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The Classical Approach to Education

The Academy curriculum is based on the Classical Trivium as understood by the Holy Church.  Three stages of the Trivium are Grammar, Dialectic (i.e. Logic), and Rhetoric.  In the Middle Ages, the zenith of Catholic Civilization, the Trivium supplied the student for what was called the Quadrivium.
In the Grammar stage, the student learns particulars, facts.  It is important to note that Grammar is more than language studies.  Every academic subject has a “grammar”.  For example, in Mathematics, the grammar would include division and multiplication tables.  In the study of History, it would include kings, battles, wars, important dates, etc.  In Geography, grammar would include identifying continents, rivers, mountains and the like.
Children in this younger stage love the chance to memorize and it is foolish not to take advantage of this opportunity.  Public education, with all its “bells and whistles”, rejects this basic psychological truth.  It is just as agreeable for youngsters to chant, “Amo, Amas, Amat,” as it is to recite “Hickory, Dickory, Dock!”  Mastery of the Grammar stage requires large amounts of memorization and this should be done when memorization is easy and agreeable.  Thus, our younger students are taught to store away in memory large amounts of information which they do not yet understand completely.  That comes at the next stage.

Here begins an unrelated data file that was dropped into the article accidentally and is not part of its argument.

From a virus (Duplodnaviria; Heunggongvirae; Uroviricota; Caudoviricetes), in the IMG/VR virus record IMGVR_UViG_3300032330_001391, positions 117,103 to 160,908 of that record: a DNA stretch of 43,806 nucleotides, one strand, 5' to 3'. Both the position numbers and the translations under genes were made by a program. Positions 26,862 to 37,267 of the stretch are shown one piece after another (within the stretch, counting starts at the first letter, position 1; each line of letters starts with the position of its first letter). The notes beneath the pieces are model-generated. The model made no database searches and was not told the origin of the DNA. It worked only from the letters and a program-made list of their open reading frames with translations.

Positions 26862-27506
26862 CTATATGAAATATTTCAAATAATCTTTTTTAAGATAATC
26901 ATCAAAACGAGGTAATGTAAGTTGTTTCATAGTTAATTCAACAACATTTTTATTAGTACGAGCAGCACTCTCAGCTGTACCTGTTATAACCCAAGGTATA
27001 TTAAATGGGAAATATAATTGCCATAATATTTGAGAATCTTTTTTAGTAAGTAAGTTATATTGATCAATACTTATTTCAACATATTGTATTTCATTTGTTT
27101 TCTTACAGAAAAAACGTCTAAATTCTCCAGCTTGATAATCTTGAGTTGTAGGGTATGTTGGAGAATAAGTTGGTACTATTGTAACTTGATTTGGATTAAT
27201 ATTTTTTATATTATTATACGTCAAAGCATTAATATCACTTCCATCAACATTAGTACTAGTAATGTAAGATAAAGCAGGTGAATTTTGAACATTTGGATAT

The Dialectic, or Logic, stage is when the student begins examining the relationship between and among particulars.  For example, what is the relationship between the geography of Virginia and the Battle of First Manassas?  The revelation contained in the Book of Genesis and the theory of evolution?  Now the student learns the laws of logic and proper argumentation.  The study of formal Logic teaches correct thinking and its application to all other subjects.
The third stage of the Trivium is the Rhetorical.  Here students learn how to communicate what they know and believe in a worthy and convincing fashion. From Aristotle to Cicero and then to the Church Fathers, the student studies the finest examples of argumentation in service to the Truth.
The Board and Directors of the Academy, with the assistance of the Academy staff, has developed a curriculum that embodies these principles.  The Academy, however, reserves the right to refine the curriculum in light of our actual experience.  The Board will never approve any subject, books, or other academic material that departs from the teaching of Holy Church.

The beauty of the classical curriculum is that it dwells on one problem, one author, or one epoch long enough to allow even the youngest student a chance to exercise his mind in a

scholarly way: to make connections and to trace developments, lines of reasoning, patterns of action, recurring symbolisms, plots, and motifs. -David Hicks